Studies in the United States have shown anabolic steroid users tend to be mostly middle-class heterosexual men with a median age of about 25 who are noncompetitive bodybuilders and non-athletes and use the drugs for cosmetic purposes.[68] Another study found that non-medical use of AAS among college students was at or less than 1%.[69] According to a recent survey, 78.4% of steroid users were noncompetitive bodybuilders and non-athletes while about 13% reported unsafe injection practices such as reusing needles, sharing needles, and sharing multidose vials,[70] though a 2007 study found that sharing of needles was extremely uncommon among individuals using anabolic steroids for non-medical purposes, less than 1%.[71] Anabolic steroid users often are stereotyped as uneducated "muscle heads" by popular media and culture; however, a 1998 study on steroid users showed them to be the most educated drug users out of all users of controlled substances.[72] Another 2007 study found that 74% of non-medical anabolic steroid users had secondary college degrees and more had completed college and less had failed to complete high school than is expected from the general populace.[71] The same study found that individuals using Anabolic steroids for non-medical purposes had a higher employment rate and a higher household income than the general population.[71] Anabolic steroid users also tend to research the drugs they are taking more than any other group of users of controlled substances.
The real problem here is that the drugs are illegal and stigmatized, so even though the users do a great deal of research, they don't tell their primary care physicians about their use:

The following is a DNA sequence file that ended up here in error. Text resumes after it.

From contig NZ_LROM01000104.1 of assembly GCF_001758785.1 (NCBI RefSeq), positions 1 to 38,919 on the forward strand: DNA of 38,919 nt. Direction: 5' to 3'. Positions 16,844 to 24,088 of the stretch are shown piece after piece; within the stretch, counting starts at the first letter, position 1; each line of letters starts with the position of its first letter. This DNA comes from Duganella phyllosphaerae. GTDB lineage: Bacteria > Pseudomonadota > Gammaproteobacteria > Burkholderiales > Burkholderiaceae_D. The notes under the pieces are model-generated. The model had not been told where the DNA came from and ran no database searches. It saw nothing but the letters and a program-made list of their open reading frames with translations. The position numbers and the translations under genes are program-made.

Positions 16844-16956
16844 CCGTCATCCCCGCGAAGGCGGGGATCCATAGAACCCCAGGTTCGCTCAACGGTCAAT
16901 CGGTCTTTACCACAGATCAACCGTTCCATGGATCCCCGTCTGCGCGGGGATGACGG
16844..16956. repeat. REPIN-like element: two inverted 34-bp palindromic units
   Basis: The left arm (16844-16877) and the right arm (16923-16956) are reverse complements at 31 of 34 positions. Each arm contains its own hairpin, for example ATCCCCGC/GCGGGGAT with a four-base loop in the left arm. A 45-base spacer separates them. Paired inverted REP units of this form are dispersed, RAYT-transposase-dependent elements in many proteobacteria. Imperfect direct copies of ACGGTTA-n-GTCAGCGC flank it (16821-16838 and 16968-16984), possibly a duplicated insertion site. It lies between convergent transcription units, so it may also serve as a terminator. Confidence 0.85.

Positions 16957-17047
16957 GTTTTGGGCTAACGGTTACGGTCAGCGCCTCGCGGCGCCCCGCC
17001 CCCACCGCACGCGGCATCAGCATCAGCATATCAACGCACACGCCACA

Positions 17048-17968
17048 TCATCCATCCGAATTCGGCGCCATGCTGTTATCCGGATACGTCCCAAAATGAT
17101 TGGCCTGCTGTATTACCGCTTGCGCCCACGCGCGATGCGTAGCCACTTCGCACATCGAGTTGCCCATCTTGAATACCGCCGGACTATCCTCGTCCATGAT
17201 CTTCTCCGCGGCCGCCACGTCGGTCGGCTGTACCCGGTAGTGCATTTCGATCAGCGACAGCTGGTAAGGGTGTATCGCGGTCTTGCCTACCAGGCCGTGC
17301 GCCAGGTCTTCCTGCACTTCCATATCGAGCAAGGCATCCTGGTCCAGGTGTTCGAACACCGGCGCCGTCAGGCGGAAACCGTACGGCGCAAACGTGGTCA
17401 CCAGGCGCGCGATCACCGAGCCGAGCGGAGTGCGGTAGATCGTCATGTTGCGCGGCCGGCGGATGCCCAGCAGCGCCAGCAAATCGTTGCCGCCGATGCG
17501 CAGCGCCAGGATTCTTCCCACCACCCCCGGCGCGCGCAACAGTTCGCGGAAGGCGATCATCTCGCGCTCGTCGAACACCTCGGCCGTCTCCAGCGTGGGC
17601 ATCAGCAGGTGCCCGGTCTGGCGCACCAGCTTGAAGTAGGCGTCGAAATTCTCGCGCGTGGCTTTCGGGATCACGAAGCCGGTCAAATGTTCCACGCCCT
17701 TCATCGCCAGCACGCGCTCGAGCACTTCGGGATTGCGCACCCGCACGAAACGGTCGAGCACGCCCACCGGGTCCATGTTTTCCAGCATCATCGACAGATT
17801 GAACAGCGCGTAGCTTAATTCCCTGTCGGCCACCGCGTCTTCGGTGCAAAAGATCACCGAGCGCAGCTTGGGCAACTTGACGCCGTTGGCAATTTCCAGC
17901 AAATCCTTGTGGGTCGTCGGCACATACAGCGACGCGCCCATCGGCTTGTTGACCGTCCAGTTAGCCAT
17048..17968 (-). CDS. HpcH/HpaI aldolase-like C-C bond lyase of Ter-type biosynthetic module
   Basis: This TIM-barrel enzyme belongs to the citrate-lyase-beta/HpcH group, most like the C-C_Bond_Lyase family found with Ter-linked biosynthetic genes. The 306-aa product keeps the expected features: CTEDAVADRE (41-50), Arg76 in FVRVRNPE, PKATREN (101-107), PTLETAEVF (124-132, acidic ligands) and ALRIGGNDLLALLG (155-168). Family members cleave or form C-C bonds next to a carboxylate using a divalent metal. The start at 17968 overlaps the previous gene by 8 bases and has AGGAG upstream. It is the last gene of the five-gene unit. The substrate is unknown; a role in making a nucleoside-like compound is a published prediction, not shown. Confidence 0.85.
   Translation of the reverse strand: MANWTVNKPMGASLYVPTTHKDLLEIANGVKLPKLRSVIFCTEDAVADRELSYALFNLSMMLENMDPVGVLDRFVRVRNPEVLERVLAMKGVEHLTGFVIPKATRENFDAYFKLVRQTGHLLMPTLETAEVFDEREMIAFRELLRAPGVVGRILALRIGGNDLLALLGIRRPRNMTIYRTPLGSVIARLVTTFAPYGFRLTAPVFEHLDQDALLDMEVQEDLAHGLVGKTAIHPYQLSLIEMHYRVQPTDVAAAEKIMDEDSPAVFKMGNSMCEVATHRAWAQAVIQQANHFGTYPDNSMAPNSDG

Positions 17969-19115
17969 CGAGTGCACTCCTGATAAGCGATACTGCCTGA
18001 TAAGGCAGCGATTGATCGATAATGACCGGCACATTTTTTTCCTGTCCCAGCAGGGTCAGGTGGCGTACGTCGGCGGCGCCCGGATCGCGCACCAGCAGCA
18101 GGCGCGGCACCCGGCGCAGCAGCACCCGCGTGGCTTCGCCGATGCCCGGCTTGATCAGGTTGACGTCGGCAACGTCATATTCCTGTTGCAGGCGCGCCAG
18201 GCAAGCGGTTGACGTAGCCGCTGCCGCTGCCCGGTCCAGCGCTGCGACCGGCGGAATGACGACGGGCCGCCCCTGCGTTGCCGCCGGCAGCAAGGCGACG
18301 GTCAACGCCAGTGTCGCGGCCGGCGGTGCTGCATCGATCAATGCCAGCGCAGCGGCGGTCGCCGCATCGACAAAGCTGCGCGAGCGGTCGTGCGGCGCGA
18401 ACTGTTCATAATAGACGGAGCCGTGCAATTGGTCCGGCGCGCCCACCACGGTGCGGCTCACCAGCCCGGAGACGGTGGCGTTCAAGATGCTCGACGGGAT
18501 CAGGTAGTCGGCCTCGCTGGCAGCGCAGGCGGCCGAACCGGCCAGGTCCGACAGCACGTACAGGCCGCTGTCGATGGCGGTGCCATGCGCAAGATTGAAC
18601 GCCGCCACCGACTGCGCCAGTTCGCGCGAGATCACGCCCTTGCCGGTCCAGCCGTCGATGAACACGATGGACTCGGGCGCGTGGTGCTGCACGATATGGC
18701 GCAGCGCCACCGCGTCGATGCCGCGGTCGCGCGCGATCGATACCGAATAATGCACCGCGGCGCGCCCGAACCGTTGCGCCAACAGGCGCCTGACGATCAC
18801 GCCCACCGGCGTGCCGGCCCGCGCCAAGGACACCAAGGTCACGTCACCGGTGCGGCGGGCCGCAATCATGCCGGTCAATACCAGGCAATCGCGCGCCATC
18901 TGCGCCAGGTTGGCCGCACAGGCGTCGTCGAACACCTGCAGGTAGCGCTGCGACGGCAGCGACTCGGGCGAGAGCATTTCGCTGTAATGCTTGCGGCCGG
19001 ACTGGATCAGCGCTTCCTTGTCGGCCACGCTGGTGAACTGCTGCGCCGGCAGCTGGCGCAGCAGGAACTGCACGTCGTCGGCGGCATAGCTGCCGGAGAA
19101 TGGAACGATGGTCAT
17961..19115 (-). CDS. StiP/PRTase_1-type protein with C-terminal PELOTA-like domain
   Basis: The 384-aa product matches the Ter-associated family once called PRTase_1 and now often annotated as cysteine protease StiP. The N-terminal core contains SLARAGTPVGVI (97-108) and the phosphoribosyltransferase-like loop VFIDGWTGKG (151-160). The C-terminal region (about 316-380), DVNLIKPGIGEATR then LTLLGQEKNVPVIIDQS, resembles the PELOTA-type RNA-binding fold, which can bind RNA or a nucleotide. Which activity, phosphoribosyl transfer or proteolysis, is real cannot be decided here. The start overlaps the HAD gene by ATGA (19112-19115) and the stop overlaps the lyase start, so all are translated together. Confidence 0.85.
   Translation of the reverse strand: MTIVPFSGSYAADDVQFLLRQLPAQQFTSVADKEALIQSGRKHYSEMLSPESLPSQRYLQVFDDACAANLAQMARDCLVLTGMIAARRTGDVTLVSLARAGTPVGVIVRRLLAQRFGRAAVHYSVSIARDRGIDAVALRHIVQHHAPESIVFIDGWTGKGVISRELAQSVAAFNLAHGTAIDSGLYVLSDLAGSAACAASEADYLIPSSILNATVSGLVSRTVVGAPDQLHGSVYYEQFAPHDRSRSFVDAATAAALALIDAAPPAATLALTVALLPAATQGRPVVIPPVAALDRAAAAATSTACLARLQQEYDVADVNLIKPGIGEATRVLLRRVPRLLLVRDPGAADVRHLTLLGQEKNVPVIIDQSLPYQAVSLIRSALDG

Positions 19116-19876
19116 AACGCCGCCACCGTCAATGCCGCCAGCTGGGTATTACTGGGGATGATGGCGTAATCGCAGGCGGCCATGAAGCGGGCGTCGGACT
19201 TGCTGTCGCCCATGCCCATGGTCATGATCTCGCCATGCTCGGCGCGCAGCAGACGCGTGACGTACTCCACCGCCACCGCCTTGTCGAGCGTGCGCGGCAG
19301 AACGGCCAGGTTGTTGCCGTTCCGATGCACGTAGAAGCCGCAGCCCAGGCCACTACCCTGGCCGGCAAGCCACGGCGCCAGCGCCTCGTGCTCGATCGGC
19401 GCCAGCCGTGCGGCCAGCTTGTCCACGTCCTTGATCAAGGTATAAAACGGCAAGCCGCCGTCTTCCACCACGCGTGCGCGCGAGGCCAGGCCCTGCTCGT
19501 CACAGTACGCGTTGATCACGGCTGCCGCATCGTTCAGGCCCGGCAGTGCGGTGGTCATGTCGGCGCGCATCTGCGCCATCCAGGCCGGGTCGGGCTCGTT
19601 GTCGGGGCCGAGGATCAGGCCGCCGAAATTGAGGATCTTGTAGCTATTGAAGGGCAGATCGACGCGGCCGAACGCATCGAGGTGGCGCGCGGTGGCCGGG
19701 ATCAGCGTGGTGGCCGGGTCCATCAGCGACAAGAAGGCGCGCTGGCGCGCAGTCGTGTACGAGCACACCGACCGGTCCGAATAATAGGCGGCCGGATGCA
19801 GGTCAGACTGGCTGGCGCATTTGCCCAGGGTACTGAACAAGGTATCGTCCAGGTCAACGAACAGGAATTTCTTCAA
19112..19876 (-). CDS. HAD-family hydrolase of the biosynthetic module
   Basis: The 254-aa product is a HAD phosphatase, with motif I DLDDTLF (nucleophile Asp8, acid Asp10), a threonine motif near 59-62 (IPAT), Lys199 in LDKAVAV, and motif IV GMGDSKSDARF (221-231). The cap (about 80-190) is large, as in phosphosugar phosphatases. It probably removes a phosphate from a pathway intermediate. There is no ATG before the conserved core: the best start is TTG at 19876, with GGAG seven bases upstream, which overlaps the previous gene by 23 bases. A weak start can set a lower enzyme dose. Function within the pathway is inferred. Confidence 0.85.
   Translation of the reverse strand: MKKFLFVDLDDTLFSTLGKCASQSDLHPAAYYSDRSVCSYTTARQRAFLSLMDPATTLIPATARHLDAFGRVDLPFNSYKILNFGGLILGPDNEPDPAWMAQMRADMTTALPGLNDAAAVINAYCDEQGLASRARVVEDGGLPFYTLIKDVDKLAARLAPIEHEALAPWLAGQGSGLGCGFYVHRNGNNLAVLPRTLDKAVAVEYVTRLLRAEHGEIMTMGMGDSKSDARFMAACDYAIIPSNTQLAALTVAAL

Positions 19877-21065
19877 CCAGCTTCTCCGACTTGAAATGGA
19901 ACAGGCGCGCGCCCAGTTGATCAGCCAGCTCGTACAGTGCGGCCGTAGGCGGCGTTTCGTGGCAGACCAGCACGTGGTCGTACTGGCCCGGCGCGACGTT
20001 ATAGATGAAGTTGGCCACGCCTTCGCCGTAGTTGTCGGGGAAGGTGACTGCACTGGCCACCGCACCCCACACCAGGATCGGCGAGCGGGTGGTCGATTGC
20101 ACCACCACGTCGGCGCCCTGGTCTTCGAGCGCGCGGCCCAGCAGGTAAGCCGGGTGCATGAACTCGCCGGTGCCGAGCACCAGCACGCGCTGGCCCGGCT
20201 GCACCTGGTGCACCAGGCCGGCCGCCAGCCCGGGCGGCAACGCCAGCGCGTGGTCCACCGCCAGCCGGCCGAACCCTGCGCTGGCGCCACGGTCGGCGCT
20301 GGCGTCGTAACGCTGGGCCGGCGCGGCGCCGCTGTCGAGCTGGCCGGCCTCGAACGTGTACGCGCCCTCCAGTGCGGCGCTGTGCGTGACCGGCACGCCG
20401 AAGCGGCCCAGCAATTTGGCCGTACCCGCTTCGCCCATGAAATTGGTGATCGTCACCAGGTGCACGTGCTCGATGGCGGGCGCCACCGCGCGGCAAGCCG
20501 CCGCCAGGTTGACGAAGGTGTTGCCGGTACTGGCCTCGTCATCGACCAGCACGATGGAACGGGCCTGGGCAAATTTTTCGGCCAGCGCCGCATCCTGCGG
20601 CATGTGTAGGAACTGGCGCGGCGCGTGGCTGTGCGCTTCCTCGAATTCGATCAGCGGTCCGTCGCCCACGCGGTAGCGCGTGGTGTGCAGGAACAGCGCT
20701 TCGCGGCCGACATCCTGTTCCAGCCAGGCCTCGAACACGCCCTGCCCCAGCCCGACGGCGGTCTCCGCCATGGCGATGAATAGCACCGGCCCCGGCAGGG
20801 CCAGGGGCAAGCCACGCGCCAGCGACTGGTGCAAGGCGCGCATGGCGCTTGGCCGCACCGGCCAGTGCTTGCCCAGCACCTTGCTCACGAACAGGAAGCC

Moreover, anabolic steroid users tend to be disillusioned by the portrayal of anabolic steroids as deadly in the media and in politics.[73] According to one study, AAS users also distrust their physicians and in the sample 56% had not disclosed their AAS use to their physicians.[74] Another 2007 study had similar findings, showing that while 66% of individuals using anabolic steroids for non-medical purposes were willing to seek medical supervision for their steroid use, 58% lacked trust in their physicians, 92% felt that the medical communities knowledge of non-medical anabolic steroid use was lacking and 99% felt that the public has an exaggerated view of the side effects of anabolic steroid use.[71]
So what is to be done?

Legalize the drugs for prescription use. Allow athletes to use the drugs under a doctor's supervision. Crack down on internet sales that target minors -- in this case under the age of 21.

The only other solution is to completely change our culture so that success, winning, strength and speed, and physical attractiveness are not so highly valued that people are willing to go to illegal means to achieve those things. Good luck with that.